Boats on the Bering are mandated by law to keep a supply of outfits known as survival suits on board at all times. Crews are routinely tested by the Coast Guard to ensure they know how to put on this gear in a timely manner. Doing so in less than a minute is crucial to staying alive in the event that the craft sinks.
There is a general understanding between the Bering Sea and those who fish her: fall into her waters without a survival suit and you die.
There have been exceptions, but they are rare indeed. Anyone who tumbles into the water in subzero conditions can become paralyzed, as hypothermia sets in almost instantly. The vital body organs fail and the unfortunate soul finds himself in the throes of death within minutes.
That’s usually not enough time for a rescue operation. Because of the great size of most crab boats, it takes the vessel almost ten minutes to maneuver a U-turn and come back. And if the seas are high or darkness has set in, the search for a lost crew member becomes even more difficult.
There are still more hazards to avoid. Rough seas and icy temperatures are the ideal conditions for the killer whales of the Bering Sea to go hunting. Nothing chills the soul like watching a whale just off the bow as it feasts on a great white shark.
Then, there are the icebergs. The Titanic didn’t survive even a single confrontation with a mountainous mass of ice. Crabbers, in much smaller boats, face those huge killers every season. Sometimes the crabs congregate near the ice floes. And crabbers go where the crabs are.
Just being on board a crab boat is hazardous, but nobody is ever just on board. The fishermen are there to work, and their work is grueling. Take the brutal and seemingly never-ending task of stacking the eight-hundred-pound crab traps. Though a winch lifts the pots and delivers them on deck, they must be grounded so that the stacks are even and don’t collapse onto the crew. Positioning the pots becomes a matter of muscle because they don’t respond much to finesse. Even when they are properly stacked, the pots can tumble when they become caked with ice.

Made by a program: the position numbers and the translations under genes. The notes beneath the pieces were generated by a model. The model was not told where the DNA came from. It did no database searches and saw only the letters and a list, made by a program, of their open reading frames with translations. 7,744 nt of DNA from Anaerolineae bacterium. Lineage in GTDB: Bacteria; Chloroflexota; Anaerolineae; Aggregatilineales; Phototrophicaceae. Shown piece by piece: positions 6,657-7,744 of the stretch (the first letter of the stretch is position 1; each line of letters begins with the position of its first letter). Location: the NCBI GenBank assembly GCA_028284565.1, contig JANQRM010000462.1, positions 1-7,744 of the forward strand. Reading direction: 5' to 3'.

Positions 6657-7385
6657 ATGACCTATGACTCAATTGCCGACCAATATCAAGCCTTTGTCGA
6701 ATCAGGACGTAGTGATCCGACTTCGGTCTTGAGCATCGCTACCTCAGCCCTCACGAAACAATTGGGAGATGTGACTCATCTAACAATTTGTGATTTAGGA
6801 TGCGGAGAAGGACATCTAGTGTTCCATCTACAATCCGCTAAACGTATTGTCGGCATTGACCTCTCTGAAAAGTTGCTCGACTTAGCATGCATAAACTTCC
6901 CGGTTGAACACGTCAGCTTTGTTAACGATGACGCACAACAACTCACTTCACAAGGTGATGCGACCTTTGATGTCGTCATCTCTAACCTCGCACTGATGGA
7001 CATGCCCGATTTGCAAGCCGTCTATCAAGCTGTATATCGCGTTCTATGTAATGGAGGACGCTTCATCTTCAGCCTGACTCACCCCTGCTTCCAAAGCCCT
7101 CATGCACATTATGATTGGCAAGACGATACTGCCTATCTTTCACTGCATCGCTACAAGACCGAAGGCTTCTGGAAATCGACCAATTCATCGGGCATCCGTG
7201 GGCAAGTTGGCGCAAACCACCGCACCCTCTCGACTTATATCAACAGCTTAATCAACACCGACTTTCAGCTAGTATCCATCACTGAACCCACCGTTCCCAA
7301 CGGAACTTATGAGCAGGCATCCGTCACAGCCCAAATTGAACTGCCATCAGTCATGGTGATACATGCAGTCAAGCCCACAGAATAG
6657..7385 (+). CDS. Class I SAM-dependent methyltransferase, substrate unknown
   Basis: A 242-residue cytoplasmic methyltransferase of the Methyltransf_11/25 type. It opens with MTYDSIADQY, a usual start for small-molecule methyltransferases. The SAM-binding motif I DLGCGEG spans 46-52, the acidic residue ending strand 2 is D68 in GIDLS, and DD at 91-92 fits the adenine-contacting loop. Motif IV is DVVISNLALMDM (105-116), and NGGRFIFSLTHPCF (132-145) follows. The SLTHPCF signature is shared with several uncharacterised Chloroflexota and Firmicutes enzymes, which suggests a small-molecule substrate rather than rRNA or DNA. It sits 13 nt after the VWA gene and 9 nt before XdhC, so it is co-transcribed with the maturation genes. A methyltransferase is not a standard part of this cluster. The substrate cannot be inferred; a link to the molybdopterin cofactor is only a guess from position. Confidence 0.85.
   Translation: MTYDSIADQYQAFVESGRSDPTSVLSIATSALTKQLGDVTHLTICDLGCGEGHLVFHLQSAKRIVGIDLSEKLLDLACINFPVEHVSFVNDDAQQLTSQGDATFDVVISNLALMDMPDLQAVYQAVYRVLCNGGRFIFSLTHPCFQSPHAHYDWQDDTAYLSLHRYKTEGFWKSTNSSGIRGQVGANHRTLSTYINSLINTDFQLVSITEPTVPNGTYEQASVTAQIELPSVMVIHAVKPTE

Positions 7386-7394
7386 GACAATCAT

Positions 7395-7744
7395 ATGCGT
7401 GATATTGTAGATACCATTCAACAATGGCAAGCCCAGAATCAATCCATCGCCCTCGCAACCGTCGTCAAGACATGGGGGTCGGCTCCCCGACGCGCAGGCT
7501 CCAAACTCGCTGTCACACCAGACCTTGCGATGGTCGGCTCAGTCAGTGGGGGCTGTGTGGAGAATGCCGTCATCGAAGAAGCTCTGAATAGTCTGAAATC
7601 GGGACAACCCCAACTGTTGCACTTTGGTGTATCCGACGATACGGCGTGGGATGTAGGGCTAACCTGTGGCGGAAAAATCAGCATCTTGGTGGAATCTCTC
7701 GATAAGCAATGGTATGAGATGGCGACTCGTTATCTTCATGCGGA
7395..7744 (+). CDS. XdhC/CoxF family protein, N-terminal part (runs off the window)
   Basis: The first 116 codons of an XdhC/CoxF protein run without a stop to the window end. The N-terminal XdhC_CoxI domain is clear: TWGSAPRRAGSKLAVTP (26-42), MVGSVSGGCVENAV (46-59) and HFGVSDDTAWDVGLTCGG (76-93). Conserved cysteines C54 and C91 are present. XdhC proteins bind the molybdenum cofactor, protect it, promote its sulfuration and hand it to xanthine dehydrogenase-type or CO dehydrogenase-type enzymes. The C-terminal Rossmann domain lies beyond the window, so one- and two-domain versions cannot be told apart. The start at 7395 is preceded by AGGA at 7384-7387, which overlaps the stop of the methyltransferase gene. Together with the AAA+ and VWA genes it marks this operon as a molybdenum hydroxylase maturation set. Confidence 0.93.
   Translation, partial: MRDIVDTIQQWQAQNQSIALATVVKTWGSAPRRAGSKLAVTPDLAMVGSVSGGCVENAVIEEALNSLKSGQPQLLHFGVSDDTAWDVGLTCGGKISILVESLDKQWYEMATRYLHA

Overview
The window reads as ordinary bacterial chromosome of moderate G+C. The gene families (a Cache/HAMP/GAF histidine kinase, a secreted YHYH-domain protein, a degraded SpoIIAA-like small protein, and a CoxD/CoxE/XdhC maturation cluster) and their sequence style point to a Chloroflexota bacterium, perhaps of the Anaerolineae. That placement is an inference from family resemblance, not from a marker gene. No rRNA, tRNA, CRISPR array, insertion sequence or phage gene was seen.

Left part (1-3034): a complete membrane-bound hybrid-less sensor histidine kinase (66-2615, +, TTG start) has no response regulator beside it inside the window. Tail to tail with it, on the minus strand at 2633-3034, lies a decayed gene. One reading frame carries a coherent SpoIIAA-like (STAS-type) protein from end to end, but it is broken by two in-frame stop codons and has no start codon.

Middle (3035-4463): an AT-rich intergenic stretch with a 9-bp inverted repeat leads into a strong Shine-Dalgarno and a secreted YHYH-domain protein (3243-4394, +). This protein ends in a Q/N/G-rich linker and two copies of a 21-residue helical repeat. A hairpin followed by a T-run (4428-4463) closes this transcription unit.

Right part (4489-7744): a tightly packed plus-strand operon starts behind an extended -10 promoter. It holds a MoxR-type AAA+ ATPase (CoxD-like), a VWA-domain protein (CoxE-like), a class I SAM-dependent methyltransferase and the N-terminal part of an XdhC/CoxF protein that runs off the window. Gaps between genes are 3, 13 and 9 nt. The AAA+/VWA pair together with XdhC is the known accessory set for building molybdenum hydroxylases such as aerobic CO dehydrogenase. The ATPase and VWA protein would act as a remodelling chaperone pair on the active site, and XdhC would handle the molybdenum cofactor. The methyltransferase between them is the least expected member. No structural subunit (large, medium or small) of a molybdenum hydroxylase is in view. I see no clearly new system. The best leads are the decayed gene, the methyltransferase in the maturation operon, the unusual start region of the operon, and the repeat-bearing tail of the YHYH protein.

The bodies of crew members take a beating from head to toe. A crabber can expect to have his tailbone rubbed raw from slamming against the pots as he works. A bloody back and hindquarters are just part of the job.
The extreme changes in weather and temperature tend to wreak havoc on a deckhand’s complexion. The toughened facial skin peels off in strips when exposed to extreme cold on such a regular basis.
The hands of a Bering Sea deckhand make those of a professional bull rider look manicured and pampered in comparison. Many deckhands are not able to retain all the digits on their hands. The fingers that survive grow gnarled, swollen, and misshapen. A crab boat deckhand sews his own stitches as readily as a carpenter applies a Band-Aid.
The dangers of such a job are reflected in data from the Bureau of Labor Statistics that ranks commercial fishing as the occupation with the highest fatality rate: 121.2 deaths per 100,000 workers, thirty-five times greater than the average for the overall American workforce. Loggers rank second with 102.4 fatalities per 100,000, followed by pilots and flight engineers at 57.0. The death rate for Bering Sea crabbers, in particular, is even higher still, at 260 per 100,000, according to a study
by the National Institute for Occupational Safety and Health. Eighty percent of those Bering Sea fatalities are due to drowning or hypothermia.
Pound for pound, crabbers are the toughest bastards on earth.
This is the life that our father, Phillip Charles Harris, was destined for when he was brought into the world on December 19, 1956.